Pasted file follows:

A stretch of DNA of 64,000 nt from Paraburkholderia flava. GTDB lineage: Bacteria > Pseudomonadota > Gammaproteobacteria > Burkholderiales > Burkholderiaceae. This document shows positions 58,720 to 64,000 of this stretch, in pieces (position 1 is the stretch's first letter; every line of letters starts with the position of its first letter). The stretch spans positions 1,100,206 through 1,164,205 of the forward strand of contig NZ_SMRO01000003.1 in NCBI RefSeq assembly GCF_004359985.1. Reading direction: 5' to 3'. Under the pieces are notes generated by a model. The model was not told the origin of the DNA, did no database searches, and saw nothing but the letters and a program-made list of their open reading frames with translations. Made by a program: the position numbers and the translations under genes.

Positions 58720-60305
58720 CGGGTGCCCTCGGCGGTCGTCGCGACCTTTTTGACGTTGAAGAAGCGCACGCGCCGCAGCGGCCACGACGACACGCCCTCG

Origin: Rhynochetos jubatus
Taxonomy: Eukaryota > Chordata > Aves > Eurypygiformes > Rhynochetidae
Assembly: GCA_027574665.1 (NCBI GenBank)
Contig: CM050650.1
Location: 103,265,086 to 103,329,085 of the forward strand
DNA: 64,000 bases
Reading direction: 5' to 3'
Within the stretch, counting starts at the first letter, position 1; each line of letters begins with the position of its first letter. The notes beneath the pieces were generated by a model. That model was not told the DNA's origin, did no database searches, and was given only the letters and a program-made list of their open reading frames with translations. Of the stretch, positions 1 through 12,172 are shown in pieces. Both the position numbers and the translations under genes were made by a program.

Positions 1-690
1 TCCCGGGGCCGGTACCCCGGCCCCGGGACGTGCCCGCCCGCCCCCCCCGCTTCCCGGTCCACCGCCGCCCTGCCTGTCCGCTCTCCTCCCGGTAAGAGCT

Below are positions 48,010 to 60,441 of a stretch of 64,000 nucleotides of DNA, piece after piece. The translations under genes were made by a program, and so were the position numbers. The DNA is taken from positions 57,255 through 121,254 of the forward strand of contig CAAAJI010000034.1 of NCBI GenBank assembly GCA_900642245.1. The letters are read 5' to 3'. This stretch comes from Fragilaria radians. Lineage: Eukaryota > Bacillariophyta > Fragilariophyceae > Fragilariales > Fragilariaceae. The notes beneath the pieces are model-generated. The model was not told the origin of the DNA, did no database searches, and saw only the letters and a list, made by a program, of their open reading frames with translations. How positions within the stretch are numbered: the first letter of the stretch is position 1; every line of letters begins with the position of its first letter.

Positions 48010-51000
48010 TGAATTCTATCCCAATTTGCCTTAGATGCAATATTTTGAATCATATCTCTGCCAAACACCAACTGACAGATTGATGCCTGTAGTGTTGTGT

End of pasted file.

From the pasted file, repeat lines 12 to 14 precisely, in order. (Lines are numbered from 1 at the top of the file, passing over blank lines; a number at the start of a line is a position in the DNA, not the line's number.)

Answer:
Positions 1-690
1 TCCCGGGGCCGGTACCCCGGCCCCGGGACGTGCCCGCCCGCCCCCCCCGCTTCCCGGTCCACCGCCGCCCTGCCTGTCCGCTCTCCTCCCGGTAAGAGCT

Below are positions 48,010 to 60,441 of a stretch of 64,000 nucleotides of DNA, piece after piece. The translations under genes were made by a program, and so were the position numbers. The DNA is taken from positions 57,255 through 121,254 of the forward strand of contig CAAAJI010000034.1 of NCBI GenBank assembly GCA_900642245.1. The letters are read 5' to 3'. This stretch comes from Fragilaria radians. Lineage: Eukaryota > Bacillariophyta > Fragilariophyceae > Fragilariales > Fragilariaceae. The notes beneath the pieces are model-generated. The model was not told the origin of the DNA, did no database searches, and saw only the letters and a list, made by a program, of their open reading frames with translations. How positions within the stretch are numbered: the first letter of the stretch is position 1; every line of letters begins with the position of its first letter.